antique needle painting

antique needle painting

embroidery 1

antique needle painting

embroidery 5

silk embroidered fan

embroidery 4

That afternoon we passed through some stunning scenery in the Eastern and Western Cape before arriving back in Cape town that night.  It felt as though we had been away for a week, Katie loved it and it  was like nothing I had ever experienced before or probably will again.

Hex river valley

Hex river valley

Table Mountain Cape Town

Table Mountain Cape Town

Next week I hope to give you a sneak preview into the new book, meanwhile wherever you are be it winter, spring, summer or autumn have a wonderful week and many happy stitching hours.  Trish

23 responses

  1. What a beautiful trip, thanks for sharing your beautiful photos. I’ve been tempted to book a trip on the Ghan rail journey here in Australia, and this is just adding more fuel to the fire!

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  2. My most recent travel accessory is an electric scooter, such as you see oldies riding around shopping centres on. It’s heaps of fun, but not quite the same as seeing the big wide world from a train 😦 Still, ours not to reason why, so I will happily read about other people’s travels. This journey looks wonderful, lucky you.

    It’s a shame about the condition of the embroideries. Are they beyond saving, do you think or could they be restored? Maybe there could be a whole new venture for you in restoration.

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    • Thanks Christina. I would be keen to pass them onto someone like the RSN who could do proper restoration but the Museum will not part with them, so there they sit…….. Trish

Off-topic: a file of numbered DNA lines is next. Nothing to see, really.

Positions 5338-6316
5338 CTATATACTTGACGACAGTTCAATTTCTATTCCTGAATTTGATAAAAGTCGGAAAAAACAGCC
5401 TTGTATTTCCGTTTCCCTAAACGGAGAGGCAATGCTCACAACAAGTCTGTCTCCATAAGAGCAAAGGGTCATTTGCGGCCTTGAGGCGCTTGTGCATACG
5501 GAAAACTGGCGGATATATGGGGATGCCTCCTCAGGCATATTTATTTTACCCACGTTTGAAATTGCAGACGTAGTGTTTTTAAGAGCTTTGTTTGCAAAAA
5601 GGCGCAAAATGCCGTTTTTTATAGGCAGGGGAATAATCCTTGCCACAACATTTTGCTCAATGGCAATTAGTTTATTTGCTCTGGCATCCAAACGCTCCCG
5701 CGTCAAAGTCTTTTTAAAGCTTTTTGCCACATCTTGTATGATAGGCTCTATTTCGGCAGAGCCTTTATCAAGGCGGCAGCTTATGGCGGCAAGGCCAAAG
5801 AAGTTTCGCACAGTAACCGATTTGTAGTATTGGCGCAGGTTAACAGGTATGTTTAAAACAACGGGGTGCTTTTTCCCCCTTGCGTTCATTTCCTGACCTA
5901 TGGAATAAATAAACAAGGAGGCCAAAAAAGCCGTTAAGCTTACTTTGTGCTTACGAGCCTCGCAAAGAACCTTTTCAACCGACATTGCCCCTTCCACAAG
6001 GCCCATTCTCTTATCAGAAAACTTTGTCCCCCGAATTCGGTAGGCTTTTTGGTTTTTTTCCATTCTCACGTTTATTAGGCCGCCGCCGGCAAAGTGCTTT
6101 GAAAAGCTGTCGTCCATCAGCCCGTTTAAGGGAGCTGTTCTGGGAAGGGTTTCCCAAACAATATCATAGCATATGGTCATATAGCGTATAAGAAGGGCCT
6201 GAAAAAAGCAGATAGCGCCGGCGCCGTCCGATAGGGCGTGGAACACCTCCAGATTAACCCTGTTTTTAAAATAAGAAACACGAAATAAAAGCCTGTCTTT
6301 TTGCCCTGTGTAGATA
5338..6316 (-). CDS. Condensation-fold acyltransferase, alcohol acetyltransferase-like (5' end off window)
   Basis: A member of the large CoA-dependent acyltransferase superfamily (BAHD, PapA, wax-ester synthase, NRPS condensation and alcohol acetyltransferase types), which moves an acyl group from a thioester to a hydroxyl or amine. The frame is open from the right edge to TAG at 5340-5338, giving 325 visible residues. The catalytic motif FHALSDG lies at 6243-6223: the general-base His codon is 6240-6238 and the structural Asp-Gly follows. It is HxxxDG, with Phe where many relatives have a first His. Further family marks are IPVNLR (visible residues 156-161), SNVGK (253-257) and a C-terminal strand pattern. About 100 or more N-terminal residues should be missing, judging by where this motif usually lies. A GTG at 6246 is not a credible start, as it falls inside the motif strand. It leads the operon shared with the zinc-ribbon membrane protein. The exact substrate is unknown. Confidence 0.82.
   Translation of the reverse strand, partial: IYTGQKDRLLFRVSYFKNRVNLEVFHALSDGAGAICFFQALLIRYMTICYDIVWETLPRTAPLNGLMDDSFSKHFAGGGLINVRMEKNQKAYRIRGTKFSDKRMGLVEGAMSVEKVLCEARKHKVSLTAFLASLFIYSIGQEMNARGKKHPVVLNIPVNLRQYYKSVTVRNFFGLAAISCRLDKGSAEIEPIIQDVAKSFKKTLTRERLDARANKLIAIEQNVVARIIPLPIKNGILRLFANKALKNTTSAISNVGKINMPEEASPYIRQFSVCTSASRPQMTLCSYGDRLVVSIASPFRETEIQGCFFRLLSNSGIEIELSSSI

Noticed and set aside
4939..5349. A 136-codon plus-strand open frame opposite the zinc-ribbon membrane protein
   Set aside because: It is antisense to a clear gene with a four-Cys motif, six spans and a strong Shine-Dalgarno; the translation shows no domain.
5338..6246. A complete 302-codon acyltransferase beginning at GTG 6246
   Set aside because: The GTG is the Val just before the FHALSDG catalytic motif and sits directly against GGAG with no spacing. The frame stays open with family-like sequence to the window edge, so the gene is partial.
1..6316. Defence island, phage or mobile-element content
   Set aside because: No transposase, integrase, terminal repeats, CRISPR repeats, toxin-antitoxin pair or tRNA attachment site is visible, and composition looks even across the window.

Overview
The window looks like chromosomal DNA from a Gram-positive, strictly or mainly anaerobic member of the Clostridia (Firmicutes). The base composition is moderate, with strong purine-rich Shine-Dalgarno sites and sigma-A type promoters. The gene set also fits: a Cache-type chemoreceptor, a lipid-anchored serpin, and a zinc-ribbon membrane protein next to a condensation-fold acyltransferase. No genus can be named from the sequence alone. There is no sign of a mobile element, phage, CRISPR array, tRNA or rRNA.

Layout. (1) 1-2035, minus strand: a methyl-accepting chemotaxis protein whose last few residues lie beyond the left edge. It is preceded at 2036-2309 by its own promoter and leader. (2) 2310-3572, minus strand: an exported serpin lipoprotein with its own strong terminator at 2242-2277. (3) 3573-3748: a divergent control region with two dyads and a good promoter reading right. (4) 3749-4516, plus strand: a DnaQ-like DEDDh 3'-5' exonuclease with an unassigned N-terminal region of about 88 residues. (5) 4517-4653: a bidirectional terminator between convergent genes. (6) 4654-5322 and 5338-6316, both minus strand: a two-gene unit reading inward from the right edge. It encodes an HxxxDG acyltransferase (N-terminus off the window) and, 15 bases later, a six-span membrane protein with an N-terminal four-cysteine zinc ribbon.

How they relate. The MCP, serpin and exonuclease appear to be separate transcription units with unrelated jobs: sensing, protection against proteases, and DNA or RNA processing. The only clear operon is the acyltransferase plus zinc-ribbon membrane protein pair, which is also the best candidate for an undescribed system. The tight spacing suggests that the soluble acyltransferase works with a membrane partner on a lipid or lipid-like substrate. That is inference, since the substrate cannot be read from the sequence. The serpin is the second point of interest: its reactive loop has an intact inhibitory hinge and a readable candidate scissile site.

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  3. I think that trip would be a train-lover’s dream come true. I am amazed at the beautiful condition of the train, and the stations! It all looks brand new. Someone has put their heart into that project. 😀

    Thanks for sharing!

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  4. What a beautiful train and trip Trish. Thank you so much for sharing – I even called my husband in and showed him the post. Lord willing, one day that is something we would love to do.

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  5. Trish, what a marvelous trip! The only flaw is that you did not get to Botswana. I decided to retire there after reading the #1 Ladies Detective Agency stories but heat, dust, insects, and serpents do not agree with me so I guess I will stay in America for now with occasional trips to other countries. Thank you for this blog and for your other posts, I enjoy them very much. Best wishes, Charlotte

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  6. Absolutely gorgeous account of your trip, Trish! I particularly love the photo of the Hex river valley. Now I really want to visit Africa!!

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  7. Good Morning from Canada Trish

    I am a retired Senior Travel Consultant and I have sold a few of the train trips from South Africa and have travelled to Zimbabwe and Malawi loved every minute of that trip. I wanted to ask you This was not the trip they called the Garden Trip was it? I know this trip you took with your daughter is very expensive it is as expensive as the Orient Express and I cant remember if this is one of the orient expresses trains or not. But this certainly would be a trip of a life time. It looked absolutely gorgeous. Thank you for the wonderful pictures. I can hardly wait for your next book to come out as I have all of your books in my needlework library and I still have space for one more of them even though my husband would say there is not any more space. LOL I want to get one of your kits but having a hard time to decide which one. I love the little miniatures but a little too small for me to do I think. Anyway keep up the great work. And thank you for sharing your wonderful trip with us. Happy Stitching LaRaine Winmill WinnipegManitoba Canada

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    • Hello LaRaine no this trip is not as expensive as the Orient Express (fortunately:) and they are not connected. It is a privately owned train, if you want more information you can see their website here: http://www.rovos.com. Give the miniatures a try, they are not as small as you think and very quick to complete. If you want something a little larger I have two new kits coming out in the next two weeks so keep a look out. All the best. Trish

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  8. Thank you so much for letting me share in this journey. I live in the UK and don’t think I’ll be able to travel abroad any more so armchair exploring is a joy now.